With the launch of their new irons, Titleist is striving to provide distance irons that have shot-stopping ability, and maximum forgiveness with workability. The Titleist AP1 714 Irons are the most forgiving.
Since forgiveness in an iron is speed (you don't want to lose ballspeed when you mishit a shot), the goal of the AP1 irons is to generate the same amount of ballspeed across the face. Consequently, each iron within the set is designed differently. The long irons (3, 4 and 5) have the deepest undercut cavity with the thinnest faces for more ballspeed, and tungsten weights plugged into the toe for greater forgiveness. Shorter irons have no undercut cavity, thicker faces and no tungsten weights for greater workability.
Compared with the Titleist AP1 712 Irons, the 714 AP1s have a more blunted leading edge and more camber in the sole to help improve turf interaction, and they're one degree stronger. The AP1 might make you feel more confident in choosing a 4 or 5 iron over a higher lofted hybrid, and eliminate some of those "weird" shots when the hybrid bounces off the turf, or you're afraid to swing down and through and you catch the leading edge.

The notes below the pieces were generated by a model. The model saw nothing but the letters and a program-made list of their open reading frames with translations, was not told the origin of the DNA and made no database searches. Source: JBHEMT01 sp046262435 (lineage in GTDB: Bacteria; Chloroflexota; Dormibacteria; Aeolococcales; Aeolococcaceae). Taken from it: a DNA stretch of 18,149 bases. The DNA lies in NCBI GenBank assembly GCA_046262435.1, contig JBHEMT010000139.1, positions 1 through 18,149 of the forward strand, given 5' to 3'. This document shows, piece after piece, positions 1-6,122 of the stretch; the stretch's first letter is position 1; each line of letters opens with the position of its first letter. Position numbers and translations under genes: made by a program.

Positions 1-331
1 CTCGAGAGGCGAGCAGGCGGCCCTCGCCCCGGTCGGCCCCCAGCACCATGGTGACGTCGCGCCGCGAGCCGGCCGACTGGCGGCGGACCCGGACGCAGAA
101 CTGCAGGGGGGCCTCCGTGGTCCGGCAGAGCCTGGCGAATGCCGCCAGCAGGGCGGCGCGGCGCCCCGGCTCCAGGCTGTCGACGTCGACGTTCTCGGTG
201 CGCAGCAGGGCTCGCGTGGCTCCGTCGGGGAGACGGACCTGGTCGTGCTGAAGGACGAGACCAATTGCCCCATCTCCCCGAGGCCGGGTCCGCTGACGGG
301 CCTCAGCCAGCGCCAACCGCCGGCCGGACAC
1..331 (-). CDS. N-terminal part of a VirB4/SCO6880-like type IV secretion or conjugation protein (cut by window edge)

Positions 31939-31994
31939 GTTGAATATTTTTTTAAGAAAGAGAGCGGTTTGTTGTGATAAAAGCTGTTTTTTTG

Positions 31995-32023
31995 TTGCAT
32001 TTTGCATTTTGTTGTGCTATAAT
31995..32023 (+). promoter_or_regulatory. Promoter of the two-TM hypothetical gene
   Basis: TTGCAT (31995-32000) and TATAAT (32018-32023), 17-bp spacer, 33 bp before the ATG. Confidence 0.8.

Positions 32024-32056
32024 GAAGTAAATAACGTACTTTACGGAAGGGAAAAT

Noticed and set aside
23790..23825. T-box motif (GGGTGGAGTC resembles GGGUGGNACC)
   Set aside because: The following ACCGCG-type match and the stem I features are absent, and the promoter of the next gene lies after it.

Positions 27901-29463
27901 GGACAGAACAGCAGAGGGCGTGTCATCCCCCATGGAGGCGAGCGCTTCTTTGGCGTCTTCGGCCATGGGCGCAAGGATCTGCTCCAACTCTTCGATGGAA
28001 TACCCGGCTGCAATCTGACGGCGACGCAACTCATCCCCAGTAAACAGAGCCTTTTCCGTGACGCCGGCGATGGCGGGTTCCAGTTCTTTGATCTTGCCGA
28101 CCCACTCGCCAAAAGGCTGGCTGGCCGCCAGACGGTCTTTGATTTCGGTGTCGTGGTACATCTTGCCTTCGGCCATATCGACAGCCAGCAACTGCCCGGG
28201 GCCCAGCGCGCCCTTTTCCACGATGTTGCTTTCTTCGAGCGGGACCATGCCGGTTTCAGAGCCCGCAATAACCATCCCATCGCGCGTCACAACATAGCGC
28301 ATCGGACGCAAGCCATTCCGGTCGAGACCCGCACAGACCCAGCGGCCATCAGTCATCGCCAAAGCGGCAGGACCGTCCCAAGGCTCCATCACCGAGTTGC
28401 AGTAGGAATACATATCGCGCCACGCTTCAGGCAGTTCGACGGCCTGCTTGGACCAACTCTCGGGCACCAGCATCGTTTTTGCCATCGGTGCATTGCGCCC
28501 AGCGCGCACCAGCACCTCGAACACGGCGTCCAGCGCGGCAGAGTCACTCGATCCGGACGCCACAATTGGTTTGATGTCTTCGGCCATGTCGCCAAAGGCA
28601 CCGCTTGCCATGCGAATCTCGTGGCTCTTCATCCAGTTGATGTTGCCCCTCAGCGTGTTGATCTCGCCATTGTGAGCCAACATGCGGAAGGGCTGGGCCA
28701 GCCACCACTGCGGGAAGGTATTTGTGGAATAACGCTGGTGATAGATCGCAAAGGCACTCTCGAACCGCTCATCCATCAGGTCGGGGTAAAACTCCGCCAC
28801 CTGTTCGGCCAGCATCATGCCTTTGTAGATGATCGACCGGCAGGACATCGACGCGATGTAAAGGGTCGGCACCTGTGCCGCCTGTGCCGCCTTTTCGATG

There are a number of shaft options out there, and the lightweight True Temper XP95 or XP105 are fast becoming favorites for top players. Getting AP1s with XP95 shafts as "stock" is like buying a car with leather upholstery and no up-charge. Miller, the Northern California senior who still swings well north of 105 mph on his driver likes the fact that he can use a strong shaft (in his case an X100 flex) and retain control of the ball. And he also likes the feel.
"I just feel that under the gun you can feel the head better, because the shaft's lighter," Miller told amateurgolf.com after a recent tournament win before going on to add, "I really, really, like this shaft." At the same time, it also functions nicely as titleist ap2 714 irons for partial swings inside 90 yards. While it may not be the most versatile wedge on the planet, its design fit perfectly into the gap that it filled.
While possibly not on the same level as the smaller profile irons in the 714 series, the AP1’s did allow for relatively easy flighting of the golf ball. In addition, low draws and even a fade (no small task for this golfer) were possible to produce with the right technique.